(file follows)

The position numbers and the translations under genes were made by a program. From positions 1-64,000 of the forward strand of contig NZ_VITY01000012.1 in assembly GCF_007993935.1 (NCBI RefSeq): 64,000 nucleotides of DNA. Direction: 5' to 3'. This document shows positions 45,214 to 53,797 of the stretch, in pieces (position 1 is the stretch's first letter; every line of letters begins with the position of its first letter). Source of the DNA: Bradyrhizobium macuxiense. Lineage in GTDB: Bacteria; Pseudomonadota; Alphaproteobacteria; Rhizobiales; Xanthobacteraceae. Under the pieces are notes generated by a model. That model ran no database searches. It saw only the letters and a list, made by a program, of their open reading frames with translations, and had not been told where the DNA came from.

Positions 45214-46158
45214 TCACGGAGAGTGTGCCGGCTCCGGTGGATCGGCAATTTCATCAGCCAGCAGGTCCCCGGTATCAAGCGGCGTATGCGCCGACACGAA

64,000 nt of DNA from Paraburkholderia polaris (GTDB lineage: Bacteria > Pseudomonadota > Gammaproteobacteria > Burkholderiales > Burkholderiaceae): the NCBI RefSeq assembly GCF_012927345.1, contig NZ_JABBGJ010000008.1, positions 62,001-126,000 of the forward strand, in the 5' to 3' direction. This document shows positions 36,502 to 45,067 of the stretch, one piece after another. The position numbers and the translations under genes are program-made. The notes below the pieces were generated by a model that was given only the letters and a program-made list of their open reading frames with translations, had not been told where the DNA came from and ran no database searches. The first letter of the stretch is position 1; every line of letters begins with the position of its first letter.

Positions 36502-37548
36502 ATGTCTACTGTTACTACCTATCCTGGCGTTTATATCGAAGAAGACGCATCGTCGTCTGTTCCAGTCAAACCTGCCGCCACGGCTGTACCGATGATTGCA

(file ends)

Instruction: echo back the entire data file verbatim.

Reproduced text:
The position numbers and the translations under genes were made by a program. From positions 1-64,000 of the forward strand of contig NZ_VITY01000012.1 in assembly GCF_007993935.1 (NCBI RefSeq): 64,000 nucleotides of DNA. Direction: 5' to 3'. This document shows positions 45,214 to 53,797 of the stretch, in pieces (position 1 is the stretch's first letter; every line of letters begins with the position of its first letter). Source of the DNA: Bradyrhizobium macuxiense. Lineage in GTDB: Bacteria; Pseudomonadota; Alphaproteobacteria; Rhizobiales; Xanthobacteraceae. Under the pieces are notes generated by a model. That model ran no database searches. It saw only the letters and a list, made by a program, of their open reading frames with translations, and had not been told where the DNA came from.

Positions 45214-46158
45214 TCACGGAGAGTGTGCCGGCTCCGGTGGATCGGCAATTTCATCAGCCAGCAGGTCCCCGGTATCAAGCGGCGTATGCGCCGACACGAA

64,000 nt of DNA from Paraburkholderia polaris (GTDB lineage: Bacteria > Pseudomonadota > Gammaproteobacteria > Burkholderiales > Burkholderiaceae): the NCBI RefSeq assembly GCF_012927345.1, contig NZ_JABBGJ010000008.1, positions 62,001-126,000 of the forward strand, in the 5' to 3' direction. This document shows positions 36,502 to 45,067 of the stretch, one piece after another. The position numbers and the translations under genes are program-made. The notes below the pieces were generated by a model that was given only the letters and a program-made list of their open reading frames with translations, had not been told where the DNA came from and ran no database searches. The first letter of the stretch is position 1; every line of letters begins with the position of its first letter.

Positions 36502-37548
36502 ATGTCTACTGTTACTACCTATCCTGGCGTTTATATCGAAGAAGACGCATCGTCGTCTGTTCCAGTCAAACCTGCCGCCACGGCTGTACCGATGATTGCA